Skip Navigation
Malaria Research News

Chris Hartlove

Malaria Research News (con't)

Another Side of Malaria Mortality

Ifeanyi AnidiMalaria is best known for its deadly cerebral complications, but a less well-studied complication hits another vital organ, the lungs. “About one in five severe malaria infections causes respiratory disease such as acute respiratory distress syndrome,” says MD/PhD student Ifeanyi Anidi.

Anidi, who works in the lab of Molecular Microbiology and Immunology Professor Alan Scott, PhD, is among a growing band of researchers now looking for ways to understand and defeat these pulmonary complications.

Just as in cerebral malaria, he says, the trouble starts when malarial parasites—typically Plasmodium falciparum—try to evade the spleen by getting out of the bloodstream’s circulation. The sticky proteins they produce cause infected red blood cells to cling to blood vessel walls and clog the smaller lung vessels. Either directly or by provoking a damaging immune reaction, this grab-and-hold process starts to kill the endothelial cells that make up the vessel walls. Fluid then seeps from the bloodstream into the gas-exchange chambers of the lungs, making it harder and harder for victims to breathe. “The process can keep doing damage for days after the infection has been cleared,” says Anidi. “It’s a significant cause of death in severe malaria.”

One big factor in the process is CD36, the endothelial cell-surface receptor to which malarial sticky-proteins are designed to stick. “We’ve found that mice genetically engineered to lack CD36 have much less leakage in the small vessels of their lungs,” Anidi says.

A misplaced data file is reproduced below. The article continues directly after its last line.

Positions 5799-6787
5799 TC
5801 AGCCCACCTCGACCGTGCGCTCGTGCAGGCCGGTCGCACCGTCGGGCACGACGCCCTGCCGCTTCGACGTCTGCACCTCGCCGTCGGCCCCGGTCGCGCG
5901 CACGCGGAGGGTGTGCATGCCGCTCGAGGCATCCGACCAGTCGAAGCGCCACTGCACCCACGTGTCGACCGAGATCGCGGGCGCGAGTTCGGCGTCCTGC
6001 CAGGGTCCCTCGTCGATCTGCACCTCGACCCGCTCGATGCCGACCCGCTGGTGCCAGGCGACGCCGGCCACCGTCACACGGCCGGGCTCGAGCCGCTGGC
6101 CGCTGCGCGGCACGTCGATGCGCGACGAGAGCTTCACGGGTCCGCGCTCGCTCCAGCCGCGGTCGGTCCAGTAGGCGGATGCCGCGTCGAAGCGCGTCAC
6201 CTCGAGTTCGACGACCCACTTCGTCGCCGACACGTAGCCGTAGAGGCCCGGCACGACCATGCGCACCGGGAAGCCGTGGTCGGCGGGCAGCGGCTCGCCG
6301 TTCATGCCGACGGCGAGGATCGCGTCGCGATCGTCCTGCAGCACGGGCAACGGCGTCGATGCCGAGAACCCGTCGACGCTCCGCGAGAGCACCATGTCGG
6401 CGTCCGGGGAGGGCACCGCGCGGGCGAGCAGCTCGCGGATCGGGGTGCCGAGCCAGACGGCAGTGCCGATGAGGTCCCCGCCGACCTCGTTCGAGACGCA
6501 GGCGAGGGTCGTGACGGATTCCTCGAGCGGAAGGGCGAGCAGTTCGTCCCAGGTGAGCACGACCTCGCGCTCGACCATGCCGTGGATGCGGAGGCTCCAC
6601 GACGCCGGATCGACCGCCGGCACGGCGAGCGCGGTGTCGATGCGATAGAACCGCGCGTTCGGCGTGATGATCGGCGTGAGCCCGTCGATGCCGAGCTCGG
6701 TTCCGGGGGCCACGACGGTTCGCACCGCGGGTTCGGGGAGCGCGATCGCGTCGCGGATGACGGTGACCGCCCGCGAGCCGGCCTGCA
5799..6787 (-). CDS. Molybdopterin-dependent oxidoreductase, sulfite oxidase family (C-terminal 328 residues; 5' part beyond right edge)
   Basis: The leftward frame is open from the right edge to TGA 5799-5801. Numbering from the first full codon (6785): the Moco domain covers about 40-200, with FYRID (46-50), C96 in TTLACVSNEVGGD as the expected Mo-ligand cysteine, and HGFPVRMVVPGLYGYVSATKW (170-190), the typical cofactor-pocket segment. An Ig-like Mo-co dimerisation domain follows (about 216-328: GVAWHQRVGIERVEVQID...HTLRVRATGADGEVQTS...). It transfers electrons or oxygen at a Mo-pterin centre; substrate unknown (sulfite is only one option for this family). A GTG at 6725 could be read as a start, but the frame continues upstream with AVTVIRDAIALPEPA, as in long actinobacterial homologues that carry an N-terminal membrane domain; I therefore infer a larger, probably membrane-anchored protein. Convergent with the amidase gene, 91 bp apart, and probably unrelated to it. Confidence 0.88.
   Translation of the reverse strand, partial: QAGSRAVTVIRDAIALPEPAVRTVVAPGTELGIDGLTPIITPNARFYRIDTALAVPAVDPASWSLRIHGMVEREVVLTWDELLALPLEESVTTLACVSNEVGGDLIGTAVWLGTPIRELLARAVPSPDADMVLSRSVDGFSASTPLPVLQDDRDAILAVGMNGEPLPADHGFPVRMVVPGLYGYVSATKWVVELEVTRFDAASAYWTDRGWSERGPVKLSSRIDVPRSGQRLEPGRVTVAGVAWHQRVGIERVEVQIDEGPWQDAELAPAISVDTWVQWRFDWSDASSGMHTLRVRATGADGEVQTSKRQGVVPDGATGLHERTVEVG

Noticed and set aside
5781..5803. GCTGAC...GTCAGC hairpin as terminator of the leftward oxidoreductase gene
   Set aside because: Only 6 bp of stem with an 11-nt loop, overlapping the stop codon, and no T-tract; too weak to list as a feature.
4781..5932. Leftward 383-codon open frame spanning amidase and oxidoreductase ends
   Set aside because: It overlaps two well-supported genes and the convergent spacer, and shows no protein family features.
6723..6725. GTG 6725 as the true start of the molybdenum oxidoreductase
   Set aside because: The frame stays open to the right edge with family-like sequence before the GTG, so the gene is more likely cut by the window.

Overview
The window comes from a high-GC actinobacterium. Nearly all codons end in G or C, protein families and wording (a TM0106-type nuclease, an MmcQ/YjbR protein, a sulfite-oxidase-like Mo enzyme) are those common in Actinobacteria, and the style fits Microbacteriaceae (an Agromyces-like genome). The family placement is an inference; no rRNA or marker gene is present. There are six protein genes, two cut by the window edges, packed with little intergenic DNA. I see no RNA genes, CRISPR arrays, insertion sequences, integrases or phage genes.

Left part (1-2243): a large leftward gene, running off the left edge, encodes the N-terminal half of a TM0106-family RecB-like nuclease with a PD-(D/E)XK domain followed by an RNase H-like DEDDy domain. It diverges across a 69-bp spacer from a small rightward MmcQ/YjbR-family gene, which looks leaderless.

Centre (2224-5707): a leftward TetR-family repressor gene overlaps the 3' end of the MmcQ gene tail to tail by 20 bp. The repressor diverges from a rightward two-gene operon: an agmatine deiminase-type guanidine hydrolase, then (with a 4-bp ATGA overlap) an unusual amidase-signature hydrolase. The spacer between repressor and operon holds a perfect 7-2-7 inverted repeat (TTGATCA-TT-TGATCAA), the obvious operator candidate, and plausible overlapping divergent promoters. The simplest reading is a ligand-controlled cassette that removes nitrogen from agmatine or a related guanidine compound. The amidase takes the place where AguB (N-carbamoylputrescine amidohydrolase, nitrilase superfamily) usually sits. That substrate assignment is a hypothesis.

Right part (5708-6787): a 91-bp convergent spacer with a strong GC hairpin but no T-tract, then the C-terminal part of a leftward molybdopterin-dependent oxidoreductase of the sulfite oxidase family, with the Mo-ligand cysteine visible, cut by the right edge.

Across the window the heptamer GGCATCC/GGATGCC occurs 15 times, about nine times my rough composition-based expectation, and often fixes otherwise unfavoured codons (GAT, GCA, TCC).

Precisely how CD36 brings about this leakage isn’t yet clear; the receptor is also expressed by invader-gobbling immune cells called macrophages, so it might be a key to the immune reaction seen in affected vessels. But, using mouse models of malaria infection, Anidi and his fellow researchers aim to discover enough about the process to start thinking about ways to damp it somehow in a clinical setting. “It’s a fairly new field and we’re learning a lot very quickly,” he says.

Comments

This forum is closed
  • Richard Semakula

    Kampala 03/07/2011 02:40:18 AM

    I like you attempts to follow this human pest. I have a simple thought. Could you explore the possibility of adding a concentrated dose of a mosquito repellent into household bathing soap. this is one item used in all house holds and could be a great carrier for mosquito repelling agents.

Read about our policy on comments to magazine articles.

design element
Online Extras

Malaria Insights

Malaria Insights

Peter Agre, JHMRI director, shares his thoughts on malaria eradication and the impact of new research sites in southern Africa.

Listen Now

Talk to Us

Amazed? Enthralled? Disappointed? We want to hear from you. Share your thoughts on articles and your ideas for new stories:

Download the PDF

Get a copy of all News Briefs articles in PDF format. Read stories offline, optimized for printing.

Download Now (2.5MB)

Talk to Us

Amazed? Enthralled? Disappointed? We want to hear from you. Share your thoughts on articles and your ideas for new stories: